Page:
by Mo Brady
“All That Jazz.” “Cell Block Tango.” Broadway’s Chicago arguably features some of the most iconic ensemble numbers in theatrical history. Originally opening in 1976, the show is written not not for the ensemble to simply support the leading roles. Chicago showcases ensemble actors standing shoulder to shoulder with the principal performers throughout the evening’s proceedings. It is arguably one of the pivotal shows to launch the now ubiquitous term “triple threat.”
Having recently taken in the Broadway revival at the Ambassador Theatre, I can happily report the show still offers a showcase for Broadway’s best ensemble actors. Between the bare-bones production and the bare-bones costumes, the ensemble does not have a place to hide. Rather, we get to see all fourteen chorus members stand front and center.
From the moment Jessica Ernest enters the stage to introduce the story of murder, greed, corruption, violence, exploration, adultery and treachery, we are invited to engage with the ensemble. As she introduces the overture, the staging draws our eyes to each of the fourteen storytellers, building a familiarity for the production to capitalize on throughout the show.
Throughout the performance, each of the fourteen ensemble actors have shining moments. From the effervescence of Pilar Millhollen to the old-school swagger of Jason Patrick Sands, each actor finds a way to charm the crowd.
Chicago marks Barrett Martin’s ninth Broadway Musical - and for good reason. He makes Broadway look easy. He effortlessly leads the “Tap Dance Speciality” with a cool suavity. Bracing the show’s famous proscenium ladder during Hunyak’s rope trick, his movement embodies both strength and suppleness. Barrett dances like a “dude” in the very best sense of the word.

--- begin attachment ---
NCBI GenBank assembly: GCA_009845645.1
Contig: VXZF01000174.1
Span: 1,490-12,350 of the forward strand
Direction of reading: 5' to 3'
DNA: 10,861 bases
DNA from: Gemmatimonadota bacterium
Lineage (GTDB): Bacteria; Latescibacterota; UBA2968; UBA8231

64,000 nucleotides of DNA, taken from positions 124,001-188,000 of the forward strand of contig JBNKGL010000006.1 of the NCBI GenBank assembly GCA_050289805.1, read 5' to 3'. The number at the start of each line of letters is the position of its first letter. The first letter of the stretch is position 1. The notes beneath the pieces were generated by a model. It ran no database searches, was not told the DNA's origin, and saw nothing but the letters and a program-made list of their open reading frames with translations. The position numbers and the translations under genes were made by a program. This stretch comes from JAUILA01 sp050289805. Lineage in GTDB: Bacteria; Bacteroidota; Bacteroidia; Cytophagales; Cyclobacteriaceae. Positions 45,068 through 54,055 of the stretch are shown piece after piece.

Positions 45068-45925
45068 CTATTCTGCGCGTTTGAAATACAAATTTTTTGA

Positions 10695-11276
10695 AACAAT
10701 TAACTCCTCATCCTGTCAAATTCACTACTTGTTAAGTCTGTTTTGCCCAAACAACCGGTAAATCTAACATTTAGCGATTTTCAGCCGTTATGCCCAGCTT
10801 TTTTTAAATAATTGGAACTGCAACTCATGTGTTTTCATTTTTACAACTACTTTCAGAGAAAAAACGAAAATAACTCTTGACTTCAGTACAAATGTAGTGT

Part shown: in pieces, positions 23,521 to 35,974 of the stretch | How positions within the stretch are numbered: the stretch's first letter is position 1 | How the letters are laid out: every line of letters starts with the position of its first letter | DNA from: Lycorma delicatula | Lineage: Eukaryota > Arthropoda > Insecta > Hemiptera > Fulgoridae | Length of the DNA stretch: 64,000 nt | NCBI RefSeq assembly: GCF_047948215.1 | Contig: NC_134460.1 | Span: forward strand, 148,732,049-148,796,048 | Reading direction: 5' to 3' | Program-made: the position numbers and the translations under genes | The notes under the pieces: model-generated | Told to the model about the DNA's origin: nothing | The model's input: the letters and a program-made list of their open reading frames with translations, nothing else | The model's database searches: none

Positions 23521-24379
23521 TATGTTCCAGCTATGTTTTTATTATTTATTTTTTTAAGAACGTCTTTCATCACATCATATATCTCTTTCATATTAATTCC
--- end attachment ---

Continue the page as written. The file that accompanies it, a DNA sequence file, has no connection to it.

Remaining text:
Magnetism is not a strong enough word to describe the electricity that comes from Angel Reda. As Mona, one of the six merry murderesses, she gives a performance that starts on fire and never rests. The quality of her movement finds the perfect balance between sharp hits and languid fluidity. She’s also a standout in “Cell Block Tango,” where the versatility with which she twists the word “Lipschitz” around her tongue should be taught in theatre schools across the country.
With such iconic material to perform, the ensemble of Chicago has always had the opportunity to shine. This current crop of ensemble actors treading the boards of the Ambassador Theatre take that opportunity and embrace it, finding ways time and again to showcase their talents in service of the show.